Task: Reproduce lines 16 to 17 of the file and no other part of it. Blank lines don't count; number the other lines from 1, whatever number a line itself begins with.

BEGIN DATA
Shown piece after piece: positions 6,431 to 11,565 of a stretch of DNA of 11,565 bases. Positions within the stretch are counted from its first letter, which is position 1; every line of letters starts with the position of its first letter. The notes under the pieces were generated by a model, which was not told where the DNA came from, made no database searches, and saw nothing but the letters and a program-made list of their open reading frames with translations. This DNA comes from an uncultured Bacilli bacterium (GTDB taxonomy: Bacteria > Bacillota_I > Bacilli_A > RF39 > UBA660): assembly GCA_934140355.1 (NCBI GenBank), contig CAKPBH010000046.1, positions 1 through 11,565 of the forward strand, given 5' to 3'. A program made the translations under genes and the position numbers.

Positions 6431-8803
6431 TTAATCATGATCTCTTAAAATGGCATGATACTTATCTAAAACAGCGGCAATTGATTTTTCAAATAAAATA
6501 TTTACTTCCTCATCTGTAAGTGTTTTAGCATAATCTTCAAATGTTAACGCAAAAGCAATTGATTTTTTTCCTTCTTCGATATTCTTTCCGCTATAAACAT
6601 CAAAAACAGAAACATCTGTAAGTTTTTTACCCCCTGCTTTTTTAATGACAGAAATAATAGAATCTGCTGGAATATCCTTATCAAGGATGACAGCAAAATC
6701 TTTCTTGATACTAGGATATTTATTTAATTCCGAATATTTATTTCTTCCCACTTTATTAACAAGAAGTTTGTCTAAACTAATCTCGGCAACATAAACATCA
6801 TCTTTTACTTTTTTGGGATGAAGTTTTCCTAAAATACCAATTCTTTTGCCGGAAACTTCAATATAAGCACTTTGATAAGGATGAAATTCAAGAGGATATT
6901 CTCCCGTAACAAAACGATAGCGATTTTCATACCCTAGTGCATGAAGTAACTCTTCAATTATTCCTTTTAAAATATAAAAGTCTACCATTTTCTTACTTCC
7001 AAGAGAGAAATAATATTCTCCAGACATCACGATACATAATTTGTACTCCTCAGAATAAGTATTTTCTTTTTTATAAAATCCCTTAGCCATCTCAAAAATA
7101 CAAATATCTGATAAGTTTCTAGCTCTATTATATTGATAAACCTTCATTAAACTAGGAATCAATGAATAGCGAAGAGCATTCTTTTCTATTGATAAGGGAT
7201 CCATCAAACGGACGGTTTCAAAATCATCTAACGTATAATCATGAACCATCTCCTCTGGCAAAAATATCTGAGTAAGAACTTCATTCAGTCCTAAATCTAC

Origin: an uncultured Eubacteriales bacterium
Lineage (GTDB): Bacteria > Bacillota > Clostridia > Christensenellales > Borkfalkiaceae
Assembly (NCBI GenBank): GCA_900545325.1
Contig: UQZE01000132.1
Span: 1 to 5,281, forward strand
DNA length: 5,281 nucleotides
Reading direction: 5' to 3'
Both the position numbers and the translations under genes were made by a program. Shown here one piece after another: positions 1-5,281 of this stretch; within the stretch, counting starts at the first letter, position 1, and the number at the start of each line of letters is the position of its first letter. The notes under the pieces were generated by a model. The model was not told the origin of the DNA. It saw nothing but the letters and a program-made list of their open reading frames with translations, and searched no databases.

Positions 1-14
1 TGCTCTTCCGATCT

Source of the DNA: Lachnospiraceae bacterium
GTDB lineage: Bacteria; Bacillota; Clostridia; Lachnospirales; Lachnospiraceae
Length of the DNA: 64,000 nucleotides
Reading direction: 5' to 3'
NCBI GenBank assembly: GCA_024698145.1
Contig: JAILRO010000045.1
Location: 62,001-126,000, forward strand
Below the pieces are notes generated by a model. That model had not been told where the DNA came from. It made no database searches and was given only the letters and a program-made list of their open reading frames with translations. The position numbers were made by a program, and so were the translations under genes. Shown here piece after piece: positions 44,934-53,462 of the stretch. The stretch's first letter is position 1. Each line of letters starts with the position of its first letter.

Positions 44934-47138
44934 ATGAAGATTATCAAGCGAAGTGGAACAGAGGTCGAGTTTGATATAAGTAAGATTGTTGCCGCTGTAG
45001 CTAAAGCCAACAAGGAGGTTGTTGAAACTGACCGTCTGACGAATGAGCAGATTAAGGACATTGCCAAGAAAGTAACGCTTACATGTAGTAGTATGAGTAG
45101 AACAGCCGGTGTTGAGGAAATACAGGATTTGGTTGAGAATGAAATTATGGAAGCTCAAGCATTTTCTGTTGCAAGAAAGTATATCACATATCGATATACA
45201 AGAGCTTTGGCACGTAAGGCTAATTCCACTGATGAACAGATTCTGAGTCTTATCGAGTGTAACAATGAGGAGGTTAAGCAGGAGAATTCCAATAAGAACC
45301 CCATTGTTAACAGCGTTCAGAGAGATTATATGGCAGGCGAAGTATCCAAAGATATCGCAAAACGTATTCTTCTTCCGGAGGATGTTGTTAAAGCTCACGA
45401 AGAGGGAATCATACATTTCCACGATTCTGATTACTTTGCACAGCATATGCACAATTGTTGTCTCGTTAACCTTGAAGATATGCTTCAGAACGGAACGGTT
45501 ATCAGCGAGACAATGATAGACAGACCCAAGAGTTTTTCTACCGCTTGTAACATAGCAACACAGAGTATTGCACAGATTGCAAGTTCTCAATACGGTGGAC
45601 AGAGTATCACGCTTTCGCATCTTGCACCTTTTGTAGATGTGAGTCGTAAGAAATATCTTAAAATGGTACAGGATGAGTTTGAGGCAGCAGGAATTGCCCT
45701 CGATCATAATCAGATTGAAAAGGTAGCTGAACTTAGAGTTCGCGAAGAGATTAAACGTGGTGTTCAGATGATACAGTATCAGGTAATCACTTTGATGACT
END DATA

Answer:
Span: 1 to 5,281, forward strand
DNA length: 5,281 nucleotides